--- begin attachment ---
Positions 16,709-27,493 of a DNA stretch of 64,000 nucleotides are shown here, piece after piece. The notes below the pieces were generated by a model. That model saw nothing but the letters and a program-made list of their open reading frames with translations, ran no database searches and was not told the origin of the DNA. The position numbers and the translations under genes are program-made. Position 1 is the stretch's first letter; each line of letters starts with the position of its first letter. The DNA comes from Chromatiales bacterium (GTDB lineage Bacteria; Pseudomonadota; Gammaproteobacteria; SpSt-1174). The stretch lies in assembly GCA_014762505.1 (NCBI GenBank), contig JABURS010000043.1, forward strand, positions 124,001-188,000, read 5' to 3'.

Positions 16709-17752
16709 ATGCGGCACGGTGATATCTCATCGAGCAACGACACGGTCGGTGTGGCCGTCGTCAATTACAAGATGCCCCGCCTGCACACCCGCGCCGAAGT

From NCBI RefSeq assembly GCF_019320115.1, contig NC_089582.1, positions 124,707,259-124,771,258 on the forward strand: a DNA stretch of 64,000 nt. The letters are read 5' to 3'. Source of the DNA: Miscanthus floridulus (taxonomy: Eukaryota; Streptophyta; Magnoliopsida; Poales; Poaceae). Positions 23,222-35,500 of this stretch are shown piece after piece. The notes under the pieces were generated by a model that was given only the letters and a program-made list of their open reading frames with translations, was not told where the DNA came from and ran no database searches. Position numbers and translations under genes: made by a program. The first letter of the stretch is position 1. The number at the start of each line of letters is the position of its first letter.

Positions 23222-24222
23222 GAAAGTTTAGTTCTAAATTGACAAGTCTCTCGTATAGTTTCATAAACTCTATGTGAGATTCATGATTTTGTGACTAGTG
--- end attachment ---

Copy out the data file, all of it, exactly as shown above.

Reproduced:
Positions 16,709-27,493 of a DNA stretch of 64,000 nucleotides are shown here, piece after piece. The notes below the pieces were generated by a model. That model saw nothing but the letters and a program-made list of their open reading frames with translations, ran no database searches and was not told the origin of the DNA. The position numbers and the translations under genes are program-made. Position 1 is the stretch's first letter; each line of letters starts with the position of its first letter. The DNA comes from Chromatiales bacterium (GTDB lineage Bacteria; Pseudomonadota; Gammaproteobacteria; SpSt-1174). The stretch lies in assembly GCA_014762505.1 (NCBI GenBank), contig JABURS010000043.1, forward strand, positions 124,001-188,000, read 5' to 3'.

Positions 16709-17752
16709 ATGCGGCACGGTGATATCTCATCGAGCAACGACACGGTCGGTGTGGCCGTCGTCAATTACAAGATGCCCCGCCTGCACACCCGCGCCGAAGT

From NCBI RefSeq assembly GCF_019320115.1, contig NC_089582.1, positions 124,707,259-124,771,258 on the forward strand: a DNA stretch of 64,000 nt. The letters are read 5' to 3'. Source of the DNA: Miscanthus floridulus (taxonomy: Eukaryota; Streptophyta; Magnoliopsida; Poales; Poaceae). Positions 23,222-35,500 of this stretch are shown piece after piece. The notes under the pieces were generated by a model that was given only the letters and a program-made list of their open reading frames with translations, was not told where the DNA came from and ran no database searches. Position numbers and translations under genes: made by a program. The first letter of the stretch is position 1. The number at the start of each line of letters is the position of its first letter.

Positions 23222-24222
23222 GAAAGTTTAGTTCTAAATTGACAAGTCTCTCGTATAGTTTCATAAACTCTATGTGAGATTCATGATTTTGTGACTAGTG